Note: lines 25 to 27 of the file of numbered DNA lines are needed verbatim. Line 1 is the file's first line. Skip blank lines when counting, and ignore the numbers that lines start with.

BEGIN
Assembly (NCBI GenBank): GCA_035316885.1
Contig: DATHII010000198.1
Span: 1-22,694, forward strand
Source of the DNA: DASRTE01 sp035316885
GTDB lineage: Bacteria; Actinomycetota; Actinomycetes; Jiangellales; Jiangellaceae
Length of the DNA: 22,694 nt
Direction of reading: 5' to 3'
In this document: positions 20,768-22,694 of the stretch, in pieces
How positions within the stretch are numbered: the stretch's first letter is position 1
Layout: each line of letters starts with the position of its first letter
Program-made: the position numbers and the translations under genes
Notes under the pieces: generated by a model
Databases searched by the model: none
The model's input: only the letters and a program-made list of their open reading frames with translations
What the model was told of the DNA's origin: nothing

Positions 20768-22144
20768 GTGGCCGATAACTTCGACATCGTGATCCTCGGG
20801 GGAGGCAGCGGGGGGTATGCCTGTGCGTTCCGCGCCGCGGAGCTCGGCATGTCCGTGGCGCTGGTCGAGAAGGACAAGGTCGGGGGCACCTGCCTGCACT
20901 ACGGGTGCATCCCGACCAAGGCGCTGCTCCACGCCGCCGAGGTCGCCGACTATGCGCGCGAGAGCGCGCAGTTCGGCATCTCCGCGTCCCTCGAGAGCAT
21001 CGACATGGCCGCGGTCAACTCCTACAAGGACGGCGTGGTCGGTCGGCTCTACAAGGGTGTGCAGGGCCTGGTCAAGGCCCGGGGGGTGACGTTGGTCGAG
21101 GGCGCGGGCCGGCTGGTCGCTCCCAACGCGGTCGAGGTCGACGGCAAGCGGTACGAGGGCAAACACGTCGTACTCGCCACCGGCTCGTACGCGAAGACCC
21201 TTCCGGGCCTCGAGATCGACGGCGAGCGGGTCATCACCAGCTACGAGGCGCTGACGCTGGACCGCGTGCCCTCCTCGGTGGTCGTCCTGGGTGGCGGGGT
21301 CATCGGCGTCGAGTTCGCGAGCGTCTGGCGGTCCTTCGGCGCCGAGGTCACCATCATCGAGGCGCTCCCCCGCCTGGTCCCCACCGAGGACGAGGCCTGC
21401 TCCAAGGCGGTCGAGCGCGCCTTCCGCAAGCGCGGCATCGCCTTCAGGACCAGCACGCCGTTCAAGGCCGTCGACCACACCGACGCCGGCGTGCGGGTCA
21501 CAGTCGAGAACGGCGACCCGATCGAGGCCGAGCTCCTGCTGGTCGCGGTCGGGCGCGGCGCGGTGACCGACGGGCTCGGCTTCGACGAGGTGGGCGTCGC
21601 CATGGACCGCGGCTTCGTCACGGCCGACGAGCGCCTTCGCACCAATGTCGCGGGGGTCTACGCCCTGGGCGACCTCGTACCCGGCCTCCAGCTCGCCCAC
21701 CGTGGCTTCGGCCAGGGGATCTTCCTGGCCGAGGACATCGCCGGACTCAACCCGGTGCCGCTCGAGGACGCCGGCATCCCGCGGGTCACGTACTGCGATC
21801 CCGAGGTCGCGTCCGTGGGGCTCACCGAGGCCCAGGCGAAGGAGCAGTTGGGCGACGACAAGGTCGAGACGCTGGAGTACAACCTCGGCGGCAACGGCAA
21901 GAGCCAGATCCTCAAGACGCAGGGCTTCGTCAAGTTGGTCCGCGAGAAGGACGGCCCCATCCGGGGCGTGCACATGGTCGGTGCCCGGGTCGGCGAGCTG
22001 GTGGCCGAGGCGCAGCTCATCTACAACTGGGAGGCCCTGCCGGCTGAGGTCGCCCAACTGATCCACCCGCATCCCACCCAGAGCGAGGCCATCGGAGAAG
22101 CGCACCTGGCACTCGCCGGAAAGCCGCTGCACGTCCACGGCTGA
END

21501 CAGTCGAGAACGGCGACCCGATCGAGGCCGAGCTCCTGCTGGTCGCGGTCGGGCGCGGCGCGGTGACCGACGGGCTCGGCTTCGACGAGGTGGGCGTCGC
21601 CATGGACCGCGGCTTCGTCACGGCCGACGAGCGCCTTCGCACCAATGTCGCGGGGGTCTACGCCCTGGGCGACCTCGTACCCGGCCTCCAGCTCGCCCAC
21701 CGTGGCTTCGGCCAGGGGATCTTCCTGGCCGAGGACATCGCCGGACTCAACCCGGTGCCGCTCGAGGACGCCGGCATCCCGCGGGTCACGTACTGCGATC